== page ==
Assertiveness not only works best when your partner also treats you assertively, it also is the most effective response to nonassertive, aggressive, or almost any type of manipulative response. Remember that the assertive response is extremely flexible and skilled. What you think, say, or do in response to nonassertiveness, assertiveness, or aggressiveness may be very different, but your response will still follow these general principles of assertiveness outlined above.

The main disadvantages of assertiveness are: (1) Assertiveness is often a longer, more complex response (which may mildly frustrate people accustomed to authoritarian directives or no communication at all). (2) Assertiveness requires more training and skill whereas nonassertive and aggressive responses are usually more primitive, simplistic responses (even though both nonassertive and aggressive people may take a very long route to say very little that is useful). (3) Assertiveness means facing difficult, emotion-laden situations more directly and searching for the most upsetting underlying cause. This can be an uncomfortable prospect for habitually nonassertive or aggressive people who usually avoid facing the root causes of their problems. However, achieving deeper insight is a key to finding immediate and lasting solutions to problems--a hallmark of the assertive approach.

Some people believe that assertive means of influence are not as effective as aggressive, dominating, or manipulative means. Space concerns preclude a full discussion of this issue. However, it is very clear that assertiveness is much more effective--especially in the long run. People who know that their partners genuinely care for them and will treat them understandingly, honestly, and kindly are much more likely to cooperate, care back, give back, and stay in the relationship longer. These outcomes of assertiveness are especially true of close relationships such as family, romantic, friendship, and business relationships. I have seen this outcome in hundreds of relationships and research produces the same conclusion. Our scales on the Stevens Relationship Questionnaire (now part of SHAQ-see below) found correlations of more than .70 between our scales of assertive conflict resolution and assertive intimacy skills and a standard scale of relationship satisfaction (the Locke-Wallace scale). Don't be fooled; assertiveness works better overall!  Go to index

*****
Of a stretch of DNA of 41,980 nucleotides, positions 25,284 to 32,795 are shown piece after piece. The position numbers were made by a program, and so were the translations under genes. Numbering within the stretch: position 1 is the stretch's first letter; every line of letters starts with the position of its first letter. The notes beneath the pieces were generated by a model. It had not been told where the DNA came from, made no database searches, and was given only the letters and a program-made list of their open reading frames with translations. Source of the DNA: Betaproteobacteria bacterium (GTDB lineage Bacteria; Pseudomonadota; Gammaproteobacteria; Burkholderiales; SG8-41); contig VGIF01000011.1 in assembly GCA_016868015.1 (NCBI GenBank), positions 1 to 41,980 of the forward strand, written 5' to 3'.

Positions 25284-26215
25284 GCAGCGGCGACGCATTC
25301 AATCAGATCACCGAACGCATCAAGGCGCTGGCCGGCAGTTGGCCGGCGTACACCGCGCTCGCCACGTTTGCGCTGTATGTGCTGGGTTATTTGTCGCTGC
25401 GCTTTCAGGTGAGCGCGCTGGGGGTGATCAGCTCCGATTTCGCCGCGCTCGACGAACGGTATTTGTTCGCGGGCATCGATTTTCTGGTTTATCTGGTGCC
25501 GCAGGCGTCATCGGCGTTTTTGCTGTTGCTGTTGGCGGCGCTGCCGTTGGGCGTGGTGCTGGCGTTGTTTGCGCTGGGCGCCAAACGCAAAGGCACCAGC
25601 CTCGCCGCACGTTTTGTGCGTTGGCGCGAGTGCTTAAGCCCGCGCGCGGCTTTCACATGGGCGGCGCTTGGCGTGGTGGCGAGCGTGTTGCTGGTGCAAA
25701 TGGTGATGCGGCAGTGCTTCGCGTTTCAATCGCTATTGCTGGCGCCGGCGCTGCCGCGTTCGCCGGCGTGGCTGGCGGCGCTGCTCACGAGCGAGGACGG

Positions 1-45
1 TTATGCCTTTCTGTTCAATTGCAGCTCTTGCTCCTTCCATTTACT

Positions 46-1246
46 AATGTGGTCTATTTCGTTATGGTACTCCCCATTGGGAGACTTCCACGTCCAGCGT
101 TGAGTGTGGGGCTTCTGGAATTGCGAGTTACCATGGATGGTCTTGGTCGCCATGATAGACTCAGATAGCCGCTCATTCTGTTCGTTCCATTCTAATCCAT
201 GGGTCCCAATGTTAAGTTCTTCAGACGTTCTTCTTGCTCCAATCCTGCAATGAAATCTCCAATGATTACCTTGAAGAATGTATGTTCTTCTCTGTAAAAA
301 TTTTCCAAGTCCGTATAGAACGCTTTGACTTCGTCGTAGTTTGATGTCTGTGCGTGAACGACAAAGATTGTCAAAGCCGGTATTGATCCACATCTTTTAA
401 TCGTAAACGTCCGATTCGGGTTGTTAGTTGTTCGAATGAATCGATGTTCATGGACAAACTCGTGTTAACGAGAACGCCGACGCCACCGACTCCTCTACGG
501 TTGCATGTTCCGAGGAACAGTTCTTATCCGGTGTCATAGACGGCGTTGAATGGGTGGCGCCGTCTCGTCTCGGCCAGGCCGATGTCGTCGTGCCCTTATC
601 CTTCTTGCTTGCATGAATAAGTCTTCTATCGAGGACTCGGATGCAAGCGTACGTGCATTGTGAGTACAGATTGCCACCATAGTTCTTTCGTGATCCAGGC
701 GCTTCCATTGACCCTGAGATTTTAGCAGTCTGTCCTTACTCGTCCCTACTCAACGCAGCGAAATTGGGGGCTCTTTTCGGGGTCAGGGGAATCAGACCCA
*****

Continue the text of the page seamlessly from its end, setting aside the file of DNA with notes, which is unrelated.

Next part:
Common Control Dynamics in Relationships

Many problems in relationships are due to people's own nonassertive or aggressive beliefs and behavior. For each of the following relationship types and each "side" of the relationship, visualize and analyze a relationship where you have been in that role or position.

Dynamics of Aggressive-Nonassertive (Win-Lose) Relationships
The traditional marriage script is that the man plays the dominant role and the wife plays the submissive role. (Note: In many relationships the woman is the dominant partner, but the dynamics are usually a role-reversal of those described below.) The dominant-submissive relationship usually leads to a control imbalance. This control imbalance almost always increases feelings of resentment and distance. For example, a person with a nonassertive style might begin feeling resentment and distance and withdraw: they want more "space."

Thus, it is ironic how some of the qualities that most attracted a person to in their partner became the very qualities that caused the biggest problems. For example, a female may have been initially attracted to her partner and married him because he was so strong, masculine, decisive, and confident. He may have initially been attracted to her because she was so emotionally responsive, playful, nice, and needed him so much.